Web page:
VATICAN CITY (Reuters) - The Vatican is considering setting up an environmental think tank, a spokesman said on Thursday, which could influence the opinion of the world’s 1.2 billion Roman Catholics on such thorny issues as climate change.
Father Federico Lombardi said the proposal was discussed at a closed-door meeting of cardinals from around the world who are at the Vatican to deliberate a reform of the Church’s central administration, known as the Curia.
“We see a growth in the awareness (of environmental problems) and in the importance of reflection, commitment, and study of environmental issues and their relation to social and human questions,” he told reporters at a briefing.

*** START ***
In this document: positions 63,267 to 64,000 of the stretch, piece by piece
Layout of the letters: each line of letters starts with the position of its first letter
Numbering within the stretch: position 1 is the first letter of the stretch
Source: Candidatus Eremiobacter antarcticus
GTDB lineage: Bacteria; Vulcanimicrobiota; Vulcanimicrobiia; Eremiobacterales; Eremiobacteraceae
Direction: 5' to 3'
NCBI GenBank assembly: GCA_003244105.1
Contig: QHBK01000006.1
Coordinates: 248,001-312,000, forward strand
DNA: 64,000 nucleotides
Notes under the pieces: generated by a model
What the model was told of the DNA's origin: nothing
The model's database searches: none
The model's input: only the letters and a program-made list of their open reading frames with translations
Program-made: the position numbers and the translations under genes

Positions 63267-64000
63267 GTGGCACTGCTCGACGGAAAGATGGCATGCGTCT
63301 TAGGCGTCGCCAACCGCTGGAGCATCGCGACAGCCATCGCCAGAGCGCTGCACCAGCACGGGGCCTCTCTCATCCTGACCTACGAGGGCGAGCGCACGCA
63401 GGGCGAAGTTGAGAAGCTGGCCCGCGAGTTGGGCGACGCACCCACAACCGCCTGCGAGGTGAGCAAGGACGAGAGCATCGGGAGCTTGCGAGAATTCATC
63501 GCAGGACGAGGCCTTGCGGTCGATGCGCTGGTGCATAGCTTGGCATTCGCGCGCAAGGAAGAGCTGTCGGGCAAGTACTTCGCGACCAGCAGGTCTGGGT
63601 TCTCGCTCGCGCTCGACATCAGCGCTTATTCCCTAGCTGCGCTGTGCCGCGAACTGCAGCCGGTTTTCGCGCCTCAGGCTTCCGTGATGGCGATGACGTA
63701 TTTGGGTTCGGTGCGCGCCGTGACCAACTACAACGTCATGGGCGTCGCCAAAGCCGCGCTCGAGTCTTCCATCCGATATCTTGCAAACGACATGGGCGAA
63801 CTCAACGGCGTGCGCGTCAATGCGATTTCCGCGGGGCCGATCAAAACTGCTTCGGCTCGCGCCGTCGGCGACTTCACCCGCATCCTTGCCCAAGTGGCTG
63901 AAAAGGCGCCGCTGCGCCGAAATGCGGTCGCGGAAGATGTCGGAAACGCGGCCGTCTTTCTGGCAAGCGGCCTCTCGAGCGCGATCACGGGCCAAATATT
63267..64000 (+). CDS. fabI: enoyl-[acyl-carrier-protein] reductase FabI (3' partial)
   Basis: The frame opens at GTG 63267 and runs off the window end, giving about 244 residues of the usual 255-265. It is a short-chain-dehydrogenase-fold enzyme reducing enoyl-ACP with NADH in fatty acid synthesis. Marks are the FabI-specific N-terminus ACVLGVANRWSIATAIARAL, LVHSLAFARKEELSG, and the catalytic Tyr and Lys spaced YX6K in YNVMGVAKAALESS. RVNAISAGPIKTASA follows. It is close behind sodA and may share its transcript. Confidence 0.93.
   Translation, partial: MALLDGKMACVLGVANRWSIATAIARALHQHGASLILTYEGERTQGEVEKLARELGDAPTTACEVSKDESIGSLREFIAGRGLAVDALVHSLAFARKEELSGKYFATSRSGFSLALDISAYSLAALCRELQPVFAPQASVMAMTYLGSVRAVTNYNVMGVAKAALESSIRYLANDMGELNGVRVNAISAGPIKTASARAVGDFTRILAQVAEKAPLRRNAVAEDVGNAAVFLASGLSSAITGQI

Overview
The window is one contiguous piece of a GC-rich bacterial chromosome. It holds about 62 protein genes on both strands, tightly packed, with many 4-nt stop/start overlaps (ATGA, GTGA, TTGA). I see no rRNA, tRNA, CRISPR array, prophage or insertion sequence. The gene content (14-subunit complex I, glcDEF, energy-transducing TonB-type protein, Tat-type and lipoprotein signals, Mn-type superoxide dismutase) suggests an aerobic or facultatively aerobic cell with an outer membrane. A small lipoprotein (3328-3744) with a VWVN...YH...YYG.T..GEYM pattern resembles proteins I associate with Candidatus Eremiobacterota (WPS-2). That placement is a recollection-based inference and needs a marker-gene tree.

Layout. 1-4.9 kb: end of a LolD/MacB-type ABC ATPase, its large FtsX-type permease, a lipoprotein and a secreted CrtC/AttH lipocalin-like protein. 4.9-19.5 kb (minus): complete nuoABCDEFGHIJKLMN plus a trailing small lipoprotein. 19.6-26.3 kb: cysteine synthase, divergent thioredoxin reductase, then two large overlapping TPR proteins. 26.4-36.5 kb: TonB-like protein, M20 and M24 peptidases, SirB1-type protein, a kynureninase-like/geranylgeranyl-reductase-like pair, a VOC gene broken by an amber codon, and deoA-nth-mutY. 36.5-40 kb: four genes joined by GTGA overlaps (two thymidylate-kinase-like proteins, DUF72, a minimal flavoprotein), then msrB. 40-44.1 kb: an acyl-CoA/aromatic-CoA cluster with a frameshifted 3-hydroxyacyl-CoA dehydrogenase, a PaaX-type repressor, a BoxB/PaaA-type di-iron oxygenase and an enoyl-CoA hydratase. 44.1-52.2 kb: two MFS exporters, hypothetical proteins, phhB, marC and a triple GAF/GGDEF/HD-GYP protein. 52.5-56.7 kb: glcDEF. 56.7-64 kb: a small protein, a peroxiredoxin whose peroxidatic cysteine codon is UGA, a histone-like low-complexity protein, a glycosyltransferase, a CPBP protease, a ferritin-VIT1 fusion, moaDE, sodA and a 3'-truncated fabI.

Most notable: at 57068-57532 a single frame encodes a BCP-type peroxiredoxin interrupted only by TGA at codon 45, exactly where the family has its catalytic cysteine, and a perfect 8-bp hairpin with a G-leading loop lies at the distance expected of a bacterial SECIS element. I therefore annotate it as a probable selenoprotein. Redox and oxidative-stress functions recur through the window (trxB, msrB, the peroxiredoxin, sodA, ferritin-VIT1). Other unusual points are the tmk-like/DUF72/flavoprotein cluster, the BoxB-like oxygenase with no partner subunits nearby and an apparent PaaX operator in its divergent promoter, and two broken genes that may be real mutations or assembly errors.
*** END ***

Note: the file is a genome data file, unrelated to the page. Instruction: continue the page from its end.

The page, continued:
Pope Francis has said that man is destroying nature and betraying God’s calling to be stewards of creation.
Last month, he said he believed man was primarily responsible for climate change and he hoped a U.N. summit in Paris in November, due to agree a global pact to limit greenhouse gases, would take a courageous stand.
The pope’s keenly awaited encyclical, or message to the whole Church, on the environment is due in early summer. Lombardi said it would provide guidelines for the Church’s “serious and considerable” commitment to environmental issues.
The spokesman said the environment office would likely come under a new Curia department grouping justice, peace and charity issues.
Reporting By Philip Pullella; editing by Liisa Tuhkanen and Ralph Boulton